It was our first night in the camper.  We were staying at an RV Park five minutes from our house as we transitioned from life in suburbia to life on the road.  We had setup in the rain while the children were relegated to wait in the van, and all of them were in dire need of the one shared bathroom available.  We finally released them from captivity only to realize we would need to make one more run back to the house to grab some vital things for the next day.

So I hopped back in the van with two of our daughters, and while we were scurrying across the house to collect everything, my phone rang.  On the other end of the line was my wife saying the toilet wasn’t flushing in the camper.  As my mind quickly ran through troubleshooting options to give my wife over the phone, I knew nothing could really be done until I got there.  After all, one of the top five responsibilities of every husband and father, which cannot be delegated to a child or wife, is the fixing of emergency toilet problems.

We loaded up and drove back to the RV Park to be greeted by a line of children still in need of that sacred sanctuary of relief.  I walked into the phone-booth-sized bathroom to open the lid, and at the bottom of the toilet was nothing more than some toilet paper.  I flushed the toilet and everything seemed to work normally.  The special camper toilet ran water and opened the slide which dropped the toilet paper down into the tank of the camper.  I thought maybe they had forgotten how to use the foot lever to flush.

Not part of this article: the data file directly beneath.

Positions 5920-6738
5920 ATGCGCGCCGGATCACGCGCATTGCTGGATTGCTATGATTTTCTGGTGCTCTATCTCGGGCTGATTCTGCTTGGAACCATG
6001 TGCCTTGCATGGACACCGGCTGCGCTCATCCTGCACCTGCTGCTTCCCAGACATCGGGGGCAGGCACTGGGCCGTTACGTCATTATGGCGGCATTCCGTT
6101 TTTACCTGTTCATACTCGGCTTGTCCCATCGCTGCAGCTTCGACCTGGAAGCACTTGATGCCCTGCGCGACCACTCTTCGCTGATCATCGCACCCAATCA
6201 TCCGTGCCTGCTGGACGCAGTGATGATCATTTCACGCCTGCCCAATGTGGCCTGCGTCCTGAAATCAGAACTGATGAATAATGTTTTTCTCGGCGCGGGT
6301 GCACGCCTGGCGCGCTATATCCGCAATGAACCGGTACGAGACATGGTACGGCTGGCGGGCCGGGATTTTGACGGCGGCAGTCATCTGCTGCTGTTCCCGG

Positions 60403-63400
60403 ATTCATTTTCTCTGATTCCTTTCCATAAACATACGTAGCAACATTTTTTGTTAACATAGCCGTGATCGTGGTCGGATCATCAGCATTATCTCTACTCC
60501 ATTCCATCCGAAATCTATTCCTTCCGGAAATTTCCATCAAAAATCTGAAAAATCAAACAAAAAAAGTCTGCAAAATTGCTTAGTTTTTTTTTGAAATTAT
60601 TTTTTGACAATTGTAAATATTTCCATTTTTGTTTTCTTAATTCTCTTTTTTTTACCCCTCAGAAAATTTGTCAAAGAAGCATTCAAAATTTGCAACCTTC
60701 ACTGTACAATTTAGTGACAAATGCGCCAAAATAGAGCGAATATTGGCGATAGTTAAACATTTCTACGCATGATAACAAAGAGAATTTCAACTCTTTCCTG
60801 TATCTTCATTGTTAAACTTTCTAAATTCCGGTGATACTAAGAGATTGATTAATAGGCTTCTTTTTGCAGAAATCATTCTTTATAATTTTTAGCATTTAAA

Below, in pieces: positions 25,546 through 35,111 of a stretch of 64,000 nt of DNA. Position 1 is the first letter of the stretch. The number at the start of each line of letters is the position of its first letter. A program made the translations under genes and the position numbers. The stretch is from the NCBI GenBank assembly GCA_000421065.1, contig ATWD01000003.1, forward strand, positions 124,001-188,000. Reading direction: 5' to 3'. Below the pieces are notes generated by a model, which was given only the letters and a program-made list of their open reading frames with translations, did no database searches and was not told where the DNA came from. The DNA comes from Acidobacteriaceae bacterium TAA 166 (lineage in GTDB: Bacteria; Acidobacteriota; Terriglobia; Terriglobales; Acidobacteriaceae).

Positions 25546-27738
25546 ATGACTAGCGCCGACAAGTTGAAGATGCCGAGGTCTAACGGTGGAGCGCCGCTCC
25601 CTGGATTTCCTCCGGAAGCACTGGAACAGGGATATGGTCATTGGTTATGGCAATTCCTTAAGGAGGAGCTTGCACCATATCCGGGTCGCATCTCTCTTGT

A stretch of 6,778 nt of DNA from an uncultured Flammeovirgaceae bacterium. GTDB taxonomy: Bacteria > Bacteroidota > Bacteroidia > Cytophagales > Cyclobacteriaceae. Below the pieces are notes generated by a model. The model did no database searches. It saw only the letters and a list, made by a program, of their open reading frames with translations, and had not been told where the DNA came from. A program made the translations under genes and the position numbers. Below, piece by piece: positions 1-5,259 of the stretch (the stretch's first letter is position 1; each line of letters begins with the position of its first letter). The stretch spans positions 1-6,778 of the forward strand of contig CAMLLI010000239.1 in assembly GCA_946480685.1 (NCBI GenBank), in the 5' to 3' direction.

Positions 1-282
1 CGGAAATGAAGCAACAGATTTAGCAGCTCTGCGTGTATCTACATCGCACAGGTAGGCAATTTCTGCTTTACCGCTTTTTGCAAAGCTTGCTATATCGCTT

I stepped out and the next customer in line stepped in.  She flushed and exited, then the next child stepped forward.  Then came the pause, “Dad! It’s not flushing again.”  Feeling an air of confidence, I walked back in, and sure enough, it wasn’t working.  I could floor the foot lever to flush the toilet, and all I could see was the toilet paper sitting on top of darkness.  The water began to build up.  So I did what any frustrated, overly ambitious, amateur plumber would do… I thrust my arm into the hole and to my unsuspecting surprise pulled out a pile of $&!#.

As this surreal experience was playing itself out, I immediately began looking for the perpetrator who should be conscripted as my plumbing assistant.  I turned into Sherlock Holmes as I deduced who was waiting in line to go to the bathroom, who had traveled back to the house with me and could not be a suspect, and who was left in the crosshairs of my investigation while toilet refuse moistened my arm from elbow to finger tips.

The subdued rage must have been just as palpable as the smell because no confession was forthcoming.  And thinking back on it… I don’t blame them.  Would you confess to stopping up the only toilet nine of your family members were restricted to on the first night of a yearlong adventure with your father’s arm dripping excrement while veins visibly pulsated in his neck?  Not if you even had a chance of avoiding it, you wouldn’t.